The use of systematic genome-wide physical protein-protein interaction detection methods has led to the generation of large networks of putatively interconnected human proteins including a number of therapeutically relevant disease-associated proteins. These networks have intrinsic value for understanding the pathophysiology of proteins, identification of tractable drug targets within a network, and hypothesis generation with regard to potential pharmacodynamic and patient selection biomarkers for a drug target of interest.

Here, we present a novel approach to utilize a high-confidence human focal adhesion kinase (FAK) protein interaction network to better understand FAK target biology. FAK is a well-studied signaling protein known to directly control cellular motility via mechanosensing. As a large 125 kDa protein with both protein tyrosine kinase and scaffolding functions, FAK is particularly rich in its potential to interact with numerous proteins through SH2 and other interaction domains. By forming a diverse array of target interactions that regulate cytoskeletal structural changes, cellular adhesion, cell migration and cellular proliferation, FAK is believed to be a key regulator of several critical processes in tumorigenesis. It has also been established that human tumors often exhibit FAK gene amplification with resulting increased FAK expression which correlates with cancer progression and poor prognosis. Although the plausible roles of FAK have been well-elaborated, there are limited data available on the precise interplay of biological entities controlling the FAK signaling pathway. In this study, we built a prototypical model representing cross-talk between multiple proteins believed to be involved in the FAK signaling pathway. In doing so, we describe a step by step procedure to assemble a FAK interactome using integrative data mining procedures with publicly available interaction databases such as MINT, BioGRID, DIP and HPRD. Next, we filter this data set by incorporating confidence scores and lines of evidence available corresponding to each interaction to finally derive a high-confidence FAK interactome.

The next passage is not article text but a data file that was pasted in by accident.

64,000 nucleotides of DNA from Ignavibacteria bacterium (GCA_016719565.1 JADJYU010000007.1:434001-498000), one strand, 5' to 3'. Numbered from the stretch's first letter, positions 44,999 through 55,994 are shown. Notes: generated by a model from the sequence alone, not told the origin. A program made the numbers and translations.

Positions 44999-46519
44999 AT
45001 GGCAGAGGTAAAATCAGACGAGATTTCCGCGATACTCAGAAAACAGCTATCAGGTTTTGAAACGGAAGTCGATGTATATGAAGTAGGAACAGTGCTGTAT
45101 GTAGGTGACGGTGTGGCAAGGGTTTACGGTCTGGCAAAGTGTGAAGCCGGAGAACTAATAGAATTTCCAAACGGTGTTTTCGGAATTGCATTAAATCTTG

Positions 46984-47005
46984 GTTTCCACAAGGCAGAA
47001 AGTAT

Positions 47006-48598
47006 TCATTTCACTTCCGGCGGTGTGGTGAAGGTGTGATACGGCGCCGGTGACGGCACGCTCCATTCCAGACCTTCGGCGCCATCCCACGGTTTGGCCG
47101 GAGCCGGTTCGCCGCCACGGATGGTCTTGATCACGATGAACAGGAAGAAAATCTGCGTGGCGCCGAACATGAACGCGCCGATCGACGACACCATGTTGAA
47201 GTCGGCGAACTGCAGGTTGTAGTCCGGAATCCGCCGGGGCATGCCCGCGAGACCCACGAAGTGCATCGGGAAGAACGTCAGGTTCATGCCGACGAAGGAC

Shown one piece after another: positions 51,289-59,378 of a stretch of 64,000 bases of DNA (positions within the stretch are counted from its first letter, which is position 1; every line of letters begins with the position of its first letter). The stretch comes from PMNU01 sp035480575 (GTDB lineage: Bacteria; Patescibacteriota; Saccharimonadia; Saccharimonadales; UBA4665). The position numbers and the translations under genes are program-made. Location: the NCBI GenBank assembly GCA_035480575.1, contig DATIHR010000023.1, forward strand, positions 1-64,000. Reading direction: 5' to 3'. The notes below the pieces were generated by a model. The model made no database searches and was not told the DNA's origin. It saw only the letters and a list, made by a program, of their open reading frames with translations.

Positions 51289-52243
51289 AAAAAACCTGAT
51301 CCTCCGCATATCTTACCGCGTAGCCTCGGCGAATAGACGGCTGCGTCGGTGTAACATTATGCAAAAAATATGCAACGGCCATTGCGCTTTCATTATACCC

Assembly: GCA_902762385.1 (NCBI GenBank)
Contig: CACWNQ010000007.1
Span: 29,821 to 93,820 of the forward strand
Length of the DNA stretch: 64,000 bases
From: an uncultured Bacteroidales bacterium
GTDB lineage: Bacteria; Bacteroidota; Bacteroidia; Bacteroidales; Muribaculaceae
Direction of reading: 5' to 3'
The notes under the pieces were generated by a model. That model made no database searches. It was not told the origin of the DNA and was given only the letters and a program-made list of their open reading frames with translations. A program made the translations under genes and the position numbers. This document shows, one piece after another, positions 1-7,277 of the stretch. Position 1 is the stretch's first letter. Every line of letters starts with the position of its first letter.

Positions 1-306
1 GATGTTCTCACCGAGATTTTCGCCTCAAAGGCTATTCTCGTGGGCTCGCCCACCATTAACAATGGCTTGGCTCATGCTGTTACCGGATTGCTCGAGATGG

We propose that this approach to generate high-confidence protein interactomes could also be applied to other proteins of interest to facilitate a systems biology approach to elucidate additional biological pathways influencing tumorigenesis, metastasis and other disease states amenable to rational drug discovery.

Citation Format: {Authors}. {Abstract title} [abstract]. In: Proceedings of the 102nd Annual Meeting of the American Association for Cancer Research; 2011 Apr 2-6; Orlando, FL. Philadelphia (PA): AACR; Cancer Res 2011;71(8 Suppl):Abstract nr 58. doi:10.1158/1538-7445.AM2011-58